September 8, 2021, by khyx2lyn

Critical Thinking 101: A guide for students

This piece is written by Nicole Koh, a year 2 psychology student.

The Problem

Let’s face it, you clicked on this article because you wanted to learn how to write better essays. Even after reading through the feedback your TA or lecturers gave, you still do not quite understand what they mean by “lacking critical thinking”. You can barely grasp the concept of “critical thinking” (as vague of a term that may be), let alone figure out how to apply it into your academic essays. Even knowing the definition of critical thinking alone gives little direction as to HOW one can begin to put themselves in the headspace needed for critical thinking.

What the heck is “critical thinking” and how do I express it in my essays?

This article will try to break it down into simple, small steps so that you actually know how to reliably apply critical thinking into your arguments for future assignments and hopefully impress your lecturers in the process! *wink wink* 😉


What is Critical Thinking?

Although the definition of critical thinking has been widely debated across the years, the general consensus is that it is not merely a single skill (Fisher, 2011). Rather, it is an accumulative set of skills and attitudes which jointly produce the type of arguments we associate with critical thinking. According to Siegal (1988), critical thinking includes skills such as:

  • The ability to analyse the validity of arguments through evidential reasoning. Is something true or falsely misleading?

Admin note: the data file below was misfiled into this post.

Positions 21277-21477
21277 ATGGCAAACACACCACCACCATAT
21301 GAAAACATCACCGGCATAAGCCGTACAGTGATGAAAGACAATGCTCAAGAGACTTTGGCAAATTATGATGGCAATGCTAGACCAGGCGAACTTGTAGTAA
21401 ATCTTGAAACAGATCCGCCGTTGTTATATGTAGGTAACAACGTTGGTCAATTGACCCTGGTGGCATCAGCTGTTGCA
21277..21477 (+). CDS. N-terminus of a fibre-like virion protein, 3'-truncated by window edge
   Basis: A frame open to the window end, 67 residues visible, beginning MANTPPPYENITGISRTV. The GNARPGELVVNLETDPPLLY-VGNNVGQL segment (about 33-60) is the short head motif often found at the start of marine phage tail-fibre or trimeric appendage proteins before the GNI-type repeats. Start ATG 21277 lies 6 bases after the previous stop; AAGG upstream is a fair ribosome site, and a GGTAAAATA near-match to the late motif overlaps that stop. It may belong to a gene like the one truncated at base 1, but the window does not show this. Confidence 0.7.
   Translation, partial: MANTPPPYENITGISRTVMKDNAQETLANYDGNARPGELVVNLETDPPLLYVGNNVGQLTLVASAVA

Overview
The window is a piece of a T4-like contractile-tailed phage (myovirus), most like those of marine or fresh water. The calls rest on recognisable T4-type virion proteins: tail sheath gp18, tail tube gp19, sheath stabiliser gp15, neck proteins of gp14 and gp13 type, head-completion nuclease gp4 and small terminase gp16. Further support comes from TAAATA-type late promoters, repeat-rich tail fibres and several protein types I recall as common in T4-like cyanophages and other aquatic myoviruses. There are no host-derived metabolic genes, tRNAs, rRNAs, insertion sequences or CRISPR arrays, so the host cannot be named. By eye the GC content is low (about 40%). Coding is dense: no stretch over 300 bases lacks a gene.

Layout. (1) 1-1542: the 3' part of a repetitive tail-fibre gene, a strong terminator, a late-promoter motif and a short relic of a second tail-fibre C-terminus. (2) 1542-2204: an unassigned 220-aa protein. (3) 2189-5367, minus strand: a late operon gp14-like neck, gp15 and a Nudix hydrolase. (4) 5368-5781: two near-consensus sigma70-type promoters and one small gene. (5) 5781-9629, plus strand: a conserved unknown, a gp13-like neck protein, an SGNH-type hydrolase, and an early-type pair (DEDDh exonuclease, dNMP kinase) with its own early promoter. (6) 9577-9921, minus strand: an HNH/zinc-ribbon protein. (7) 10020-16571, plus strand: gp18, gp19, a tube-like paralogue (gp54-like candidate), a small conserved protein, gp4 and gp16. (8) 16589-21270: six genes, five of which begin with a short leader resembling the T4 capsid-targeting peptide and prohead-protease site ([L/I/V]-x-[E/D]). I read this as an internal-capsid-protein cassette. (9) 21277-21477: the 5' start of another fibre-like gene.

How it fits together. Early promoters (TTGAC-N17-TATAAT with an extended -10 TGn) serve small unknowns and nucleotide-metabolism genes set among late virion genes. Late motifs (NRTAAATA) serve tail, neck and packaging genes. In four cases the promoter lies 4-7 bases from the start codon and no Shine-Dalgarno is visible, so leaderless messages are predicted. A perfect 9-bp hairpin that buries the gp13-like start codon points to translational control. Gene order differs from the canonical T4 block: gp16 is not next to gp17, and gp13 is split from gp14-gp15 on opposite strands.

• How easy it is for one (disposition) to engage in critical thinking
  • Habits of the mind

Note how Siegal mentions “Habits of the mind”.

In order to apply critical thinking, it would need to be an actionable, step by step process for the individual to execute repeatedly until it eventually develops into a habit. In other words, critical thinking is a habit, involving various thinking patterns if you will.

Another definition that is helpful to include would be the ability to conduct reasonable thinking based on reflective scepticism (Ennis, 1985; McPeck, 1981). Reflecting upon the statements made by researchers and your own personal interpretation of it would be part of the critical thinking process — basically meta-cognition, or thinking about thinking.


How do you do “Critical Thinking”?

You, me and every other undergrad: Tips on CT ??? (PLEASE OH GOD HELP ME)

1) Be Sceptical about EVERYTHING

When I say sceptical, I mean “Do these psychologists even know what they are arguing about?” level of scepticism. Take each argument and try to imagine an alternative reality where it is false. Maybe psychologists have been approaching the subject in a misguided fashion. What if (insert topic here) was not how we thought it worked? What other alternative explanations could possibly explain this phenomenon?

It is kind of a fun practice to do and it generates questions that direct you towards finding evidence to support your alternative explanation. Furthermore, it forces you to evaluate the validity of research data to craft well-structured, critical arguments (ah hah!). I use the term “craft” as I believe it is much easier to approach CT as a process requiring multiple revisions before you actually develop a solid and well-reasoned argument.

This is especially true when you are trying to justify why you got “non-significant results” in your practical lab report’s discussion section. Which brings me to my next point…


Just like that one family relative that makes you perplexed each time you wonder how you are related, your reader is going to think the same way if your alternative explanations just pop out of nowhere, completely disconnected from the previous points.